Honeybees, To Boldly Go Where No Bee Has Gone
by Helen Fields
Just like humans have astronauts and mountain climbers, honeybee societies have their own brave explorers: scouts, the bees that venture out to find new food sources. A new study examines scouts’ brains and finds that novelty-seeking in humans and bees seems to be based on some of the same genes.
In honeybee societies, scouts are the bold pioneers. “Most foragers wait to be told what to do, but not scouts,” says Gene Robinson, an entomologist and geneticist at the University of Illinois, Urbana-Champaign. “Scouts go out and search for food on their own.”
When a scout, which is always female in bees, finds food, she flies back to the colony, reports to her compatriots with the famous waggle dance, then flies off again, ignoring her new discovery to look somewhere else. Robinson and graduate student Zhengzheng Liang suspected that it might be possible to make comparisons between this behavior and novelty-seeking in humans and other vertebrates, which has been well studied…
(read more: Science NOW)    
(images: L - Alex Wild/alexanderwild.com; R - Zachary Huang/beetography.com)

Honeybees, To Boldly Go Where No Bee Has Gone

by Helen Fields

Just like humans have astronauts and mountain climbers, honeybee societies have their own brave explorers: scouts, the bees that venture out to find new food sources. A new study examines scouts’ brains and finds that novelty-seeking in humans and bees seems to be based on some of the same genes.

In honeybee societies, scouts are the bold pioneers. “Most foragers wait to be told what to do, but not scouts,” says Gene Robinson, an entomologist and geneticist at the University of Illinois, Urbana-Champaign. “Scouts go out and search for food on their own.”

When a scout, which is always female in bees, finds food, she flies back to the colony, reports to her compatriots with the famous waggle dance, then flies off again, ignoring her new discovery to look somewhere else. Robinson and graduate student Zhengzheng Liang suspected that it might be possible to make comparisons between this behavior and novelty-seeking in humans and other vertebrates, which has been well studied…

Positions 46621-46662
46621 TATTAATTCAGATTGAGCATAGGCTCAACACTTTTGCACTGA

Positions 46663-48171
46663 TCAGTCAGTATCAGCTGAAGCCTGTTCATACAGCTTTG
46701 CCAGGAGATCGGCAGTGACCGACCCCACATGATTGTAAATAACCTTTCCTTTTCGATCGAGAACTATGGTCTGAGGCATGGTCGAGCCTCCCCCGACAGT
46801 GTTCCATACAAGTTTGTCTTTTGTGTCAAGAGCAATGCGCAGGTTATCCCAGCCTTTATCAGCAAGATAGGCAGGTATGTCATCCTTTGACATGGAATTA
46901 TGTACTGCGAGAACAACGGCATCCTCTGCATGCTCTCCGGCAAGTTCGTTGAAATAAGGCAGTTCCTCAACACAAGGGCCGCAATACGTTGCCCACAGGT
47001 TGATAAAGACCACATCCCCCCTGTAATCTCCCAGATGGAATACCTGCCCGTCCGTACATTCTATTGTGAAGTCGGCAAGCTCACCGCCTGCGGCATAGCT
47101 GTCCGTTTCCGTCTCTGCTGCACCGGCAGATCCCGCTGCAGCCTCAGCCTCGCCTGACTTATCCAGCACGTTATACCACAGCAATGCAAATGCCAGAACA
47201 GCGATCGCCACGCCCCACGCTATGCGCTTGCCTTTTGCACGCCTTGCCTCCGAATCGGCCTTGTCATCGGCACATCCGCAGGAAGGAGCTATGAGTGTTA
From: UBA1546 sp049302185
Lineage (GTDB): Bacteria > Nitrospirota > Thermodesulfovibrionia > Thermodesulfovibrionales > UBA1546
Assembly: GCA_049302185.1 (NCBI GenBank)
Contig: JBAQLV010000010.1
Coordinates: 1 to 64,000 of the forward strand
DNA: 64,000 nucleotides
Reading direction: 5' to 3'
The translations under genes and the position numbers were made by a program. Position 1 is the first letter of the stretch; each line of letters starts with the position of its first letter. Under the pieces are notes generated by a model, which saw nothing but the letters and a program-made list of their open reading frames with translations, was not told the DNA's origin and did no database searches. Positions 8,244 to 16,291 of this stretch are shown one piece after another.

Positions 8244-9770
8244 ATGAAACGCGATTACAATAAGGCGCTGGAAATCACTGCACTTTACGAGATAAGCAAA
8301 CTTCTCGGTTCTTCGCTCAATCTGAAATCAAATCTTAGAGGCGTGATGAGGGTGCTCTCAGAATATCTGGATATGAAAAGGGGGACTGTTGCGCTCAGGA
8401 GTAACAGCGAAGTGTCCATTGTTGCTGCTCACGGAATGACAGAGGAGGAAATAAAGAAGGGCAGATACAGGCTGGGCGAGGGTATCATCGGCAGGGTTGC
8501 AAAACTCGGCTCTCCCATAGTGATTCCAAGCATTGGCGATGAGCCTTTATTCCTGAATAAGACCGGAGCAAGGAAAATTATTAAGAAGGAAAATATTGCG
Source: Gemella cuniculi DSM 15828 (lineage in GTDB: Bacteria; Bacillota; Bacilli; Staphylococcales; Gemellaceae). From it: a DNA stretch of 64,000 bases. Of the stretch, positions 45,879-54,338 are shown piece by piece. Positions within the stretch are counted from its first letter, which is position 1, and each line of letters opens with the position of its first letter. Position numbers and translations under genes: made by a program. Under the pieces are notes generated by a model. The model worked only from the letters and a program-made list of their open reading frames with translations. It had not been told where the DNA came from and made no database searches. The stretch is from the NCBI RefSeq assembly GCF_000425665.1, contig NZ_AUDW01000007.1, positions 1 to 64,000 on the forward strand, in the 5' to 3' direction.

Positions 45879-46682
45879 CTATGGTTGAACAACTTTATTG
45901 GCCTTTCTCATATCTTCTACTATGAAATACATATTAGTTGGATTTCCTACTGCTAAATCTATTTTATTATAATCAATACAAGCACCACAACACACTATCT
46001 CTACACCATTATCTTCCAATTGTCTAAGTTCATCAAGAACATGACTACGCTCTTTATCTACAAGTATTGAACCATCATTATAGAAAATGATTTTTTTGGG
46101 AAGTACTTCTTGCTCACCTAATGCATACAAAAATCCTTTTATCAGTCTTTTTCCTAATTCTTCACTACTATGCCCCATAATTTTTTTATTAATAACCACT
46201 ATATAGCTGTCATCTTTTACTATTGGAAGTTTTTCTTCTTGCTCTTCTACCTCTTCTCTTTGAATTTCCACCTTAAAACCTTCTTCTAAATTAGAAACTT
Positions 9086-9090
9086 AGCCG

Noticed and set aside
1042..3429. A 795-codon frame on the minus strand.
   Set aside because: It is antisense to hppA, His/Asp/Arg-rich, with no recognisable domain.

(read more: Science NOW)    

(images: L - Alex Wild/alexanderwild.com; R - Zachary Huang/beetography.com)

  1. cinemagic reblogged this from spookiceps
  2. kunico reblogged this from rhamphotheca
  3. pa3k-gypsy reblogged this from rhamphotheca
  4. animalsandtrees reblogged this from rhamphotheca and added:
    In humans, differences in novelty-seeking are a component of personality. Could insects also have personalities?
  5. weinthestrugglingnights reblogged this from rhamphotheca
  6. opakakaek reblogged this from rhamphotheca
  7. o-x-f-o-r-d-comma reblogged this from rhamphotheca
  8. reject-reality-substitute-own reblogged this from spookiceps
  9. spookiceps reblogged this from rhamphotheca
  10. gabuki reblogged this from rhamphotheca
  11. doodles1989 reblogged this from rhamphotheca
  12. waifuofficial reblogged this from nevertoomanyspiders
  13. fabulousfurfrou reblogged this from nevertoomanyspiders
  14. nevertoomanyspiders reblogged this from rhamphotheca
  15. cribbypls reblogged this from rhamphotheca
  16. tamersa reblogged this from rhamphotheca